Presence of Adhesive Vesicles in the Mycoherbicide Alternaria helianthi
- Hamed Abbas
- Rex Paul
Alternaria helianthi conidia have been shown to cause disease on common cocklebur. Alternaria helianthi conidia grown at 18 °C are more virulent than those grown at 28 °C, and adhere to the leaves of the treated plants and causes necrotic lesions, stunting and mortality in common cocklebur at the 6- to 12-leaf stage. Using confocal laser scanning microscopy (CLSM) the virulent conidia produced multiple branched germ tubes. The distribution of the adhesive material on the conidial surface was varied, being evenly distributed on some conidia while appearing as globules on others. Examination by transmission electron microscopy (TEM) showed that virulent conidia had dense ribosomes and abundant endoplasmic reticulua indicating actively synthesizing cytoplasm. Adhesive vesicles, which appear to be the means of export of the adhesive from the cytoplasm, were often arranged along external cell walls. An osmophilic material, possibly the adhesive substance itself, was seen between the cell membrane and the cell wall. This substance may play an important role in the virulence of A. helianthi to common cocklebur and survival of this pathogen.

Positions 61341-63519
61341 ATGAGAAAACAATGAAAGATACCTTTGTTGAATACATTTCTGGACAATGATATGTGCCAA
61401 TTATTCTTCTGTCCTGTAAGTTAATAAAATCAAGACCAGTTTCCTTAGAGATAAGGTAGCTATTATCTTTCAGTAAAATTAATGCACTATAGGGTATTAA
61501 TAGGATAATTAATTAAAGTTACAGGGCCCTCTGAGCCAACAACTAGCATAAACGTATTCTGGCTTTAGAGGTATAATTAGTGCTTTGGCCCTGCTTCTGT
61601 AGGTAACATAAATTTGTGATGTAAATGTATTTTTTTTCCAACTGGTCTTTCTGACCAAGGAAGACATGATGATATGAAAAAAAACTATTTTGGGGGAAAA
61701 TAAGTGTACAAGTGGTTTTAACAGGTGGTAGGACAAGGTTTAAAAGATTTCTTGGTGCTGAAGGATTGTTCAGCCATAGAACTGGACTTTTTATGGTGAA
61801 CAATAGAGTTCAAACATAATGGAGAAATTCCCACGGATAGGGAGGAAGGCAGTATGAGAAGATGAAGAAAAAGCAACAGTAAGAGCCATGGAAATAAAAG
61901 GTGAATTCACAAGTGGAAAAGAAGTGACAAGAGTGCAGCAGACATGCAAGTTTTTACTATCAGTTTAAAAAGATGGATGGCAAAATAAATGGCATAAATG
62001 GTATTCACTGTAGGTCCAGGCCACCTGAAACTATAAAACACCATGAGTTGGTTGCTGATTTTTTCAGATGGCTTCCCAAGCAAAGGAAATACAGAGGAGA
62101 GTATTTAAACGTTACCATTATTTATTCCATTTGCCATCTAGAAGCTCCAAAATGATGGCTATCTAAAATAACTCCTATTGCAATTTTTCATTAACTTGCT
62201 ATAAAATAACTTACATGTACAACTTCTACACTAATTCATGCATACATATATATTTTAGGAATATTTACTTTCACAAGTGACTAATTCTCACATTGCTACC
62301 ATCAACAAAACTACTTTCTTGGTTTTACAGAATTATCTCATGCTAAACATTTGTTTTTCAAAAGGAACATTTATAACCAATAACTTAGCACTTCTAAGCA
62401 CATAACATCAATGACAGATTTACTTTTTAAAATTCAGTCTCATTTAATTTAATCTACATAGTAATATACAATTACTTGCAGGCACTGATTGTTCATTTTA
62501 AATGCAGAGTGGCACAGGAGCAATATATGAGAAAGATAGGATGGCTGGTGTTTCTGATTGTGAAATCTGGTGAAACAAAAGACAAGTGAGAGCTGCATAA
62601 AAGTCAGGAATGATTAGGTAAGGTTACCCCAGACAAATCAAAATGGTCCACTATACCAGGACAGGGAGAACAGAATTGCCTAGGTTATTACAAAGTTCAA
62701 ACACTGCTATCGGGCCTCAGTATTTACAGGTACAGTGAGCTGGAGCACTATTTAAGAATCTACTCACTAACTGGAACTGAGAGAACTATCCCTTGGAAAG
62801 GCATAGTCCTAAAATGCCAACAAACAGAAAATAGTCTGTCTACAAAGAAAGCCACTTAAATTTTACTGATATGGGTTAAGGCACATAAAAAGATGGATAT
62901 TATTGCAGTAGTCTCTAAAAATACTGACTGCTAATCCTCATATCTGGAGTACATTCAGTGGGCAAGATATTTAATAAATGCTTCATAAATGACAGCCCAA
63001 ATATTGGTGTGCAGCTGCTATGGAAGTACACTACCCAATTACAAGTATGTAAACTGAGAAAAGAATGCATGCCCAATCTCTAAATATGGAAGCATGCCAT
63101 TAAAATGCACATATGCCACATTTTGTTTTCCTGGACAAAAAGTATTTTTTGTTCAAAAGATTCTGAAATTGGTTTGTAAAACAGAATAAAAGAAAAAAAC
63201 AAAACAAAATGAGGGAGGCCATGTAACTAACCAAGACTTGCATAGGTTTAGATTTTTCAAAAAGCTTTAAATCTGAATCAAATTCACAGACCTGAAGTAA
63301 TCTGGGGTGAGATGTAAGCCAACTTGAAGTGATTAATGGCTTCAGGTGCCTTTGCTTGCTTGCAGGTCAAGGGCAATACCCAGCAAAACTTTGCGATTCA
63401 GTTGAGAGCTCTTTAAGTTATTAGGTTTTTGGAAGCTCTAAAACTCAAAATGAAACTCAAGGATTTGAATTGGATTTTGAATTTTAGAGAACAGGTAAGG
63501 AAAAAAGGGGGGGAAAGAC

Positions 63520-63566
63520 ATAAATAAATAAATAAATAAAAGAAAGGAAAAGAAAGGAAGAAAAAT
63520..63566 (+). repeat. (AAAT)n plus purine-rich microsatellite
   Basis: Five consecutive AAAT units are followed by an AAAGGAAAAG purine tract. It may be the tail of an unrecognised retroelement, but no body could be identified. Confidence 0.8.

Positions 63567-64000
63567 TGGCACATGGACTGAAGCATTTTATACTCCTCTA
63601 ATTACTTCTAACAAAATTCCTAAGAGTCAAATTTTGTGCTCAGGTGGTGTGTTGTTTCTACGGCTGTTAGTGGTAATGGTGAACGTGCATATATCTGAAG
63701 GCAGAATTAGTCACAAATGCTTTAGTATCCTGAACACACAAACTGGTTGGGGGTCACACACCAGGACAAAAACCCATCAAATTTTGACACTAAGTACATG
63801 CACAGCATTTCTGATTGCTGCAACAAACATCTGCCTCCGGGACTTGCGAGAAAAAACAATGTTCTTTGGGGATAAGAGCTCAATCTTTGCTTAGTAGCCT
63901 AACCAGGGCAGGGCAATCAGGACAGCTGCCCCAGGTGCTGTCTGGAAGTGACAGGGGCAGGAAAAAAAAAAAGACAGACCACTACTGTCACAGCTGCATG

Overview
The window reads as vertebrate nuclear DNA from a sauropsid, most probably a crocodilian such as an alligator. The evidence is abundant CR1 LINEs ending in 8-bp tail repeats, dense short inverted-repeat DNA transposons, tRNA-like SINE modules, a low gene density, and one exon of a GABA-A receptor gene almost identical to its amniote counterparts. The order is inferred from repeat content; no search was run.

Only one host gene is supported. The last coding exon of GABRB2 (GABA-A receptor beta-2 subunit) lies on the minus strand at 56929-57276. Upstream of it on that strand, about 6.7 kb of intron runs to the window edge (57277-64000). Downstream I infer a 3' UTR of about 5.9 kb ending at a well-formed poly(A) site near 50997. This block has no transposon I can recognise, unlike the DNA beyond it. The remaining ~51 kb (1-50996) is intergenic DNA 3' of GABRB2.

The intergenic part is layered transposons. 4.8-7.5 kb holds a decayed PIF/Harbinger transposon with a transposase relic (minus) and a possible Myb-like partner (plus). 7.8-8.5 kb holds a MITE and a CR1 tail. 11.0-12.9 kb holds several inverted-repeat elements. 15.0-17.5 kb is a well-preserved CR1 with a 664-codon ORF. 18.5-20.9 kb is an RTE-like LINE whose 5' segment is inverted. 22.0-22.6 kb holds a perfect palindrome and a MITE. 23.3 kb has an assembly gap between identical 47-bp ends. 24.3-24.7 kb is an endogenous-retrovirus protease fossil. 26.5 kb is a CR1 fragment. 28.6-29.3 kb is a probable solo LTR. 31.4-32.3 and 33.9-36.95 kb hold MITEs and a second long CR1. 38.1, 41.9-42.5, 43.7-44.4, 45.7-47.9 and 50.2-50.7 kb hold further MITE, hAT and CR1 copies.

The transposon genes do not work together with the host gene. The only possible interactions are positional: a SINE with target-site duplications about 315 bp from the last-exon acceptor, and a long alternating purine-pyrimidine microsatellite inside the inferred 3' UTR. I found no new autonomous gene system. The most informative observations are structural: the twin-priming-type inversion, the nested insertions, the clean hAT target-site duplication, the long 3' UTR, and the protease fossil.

- Joan LeeEditorial Assistant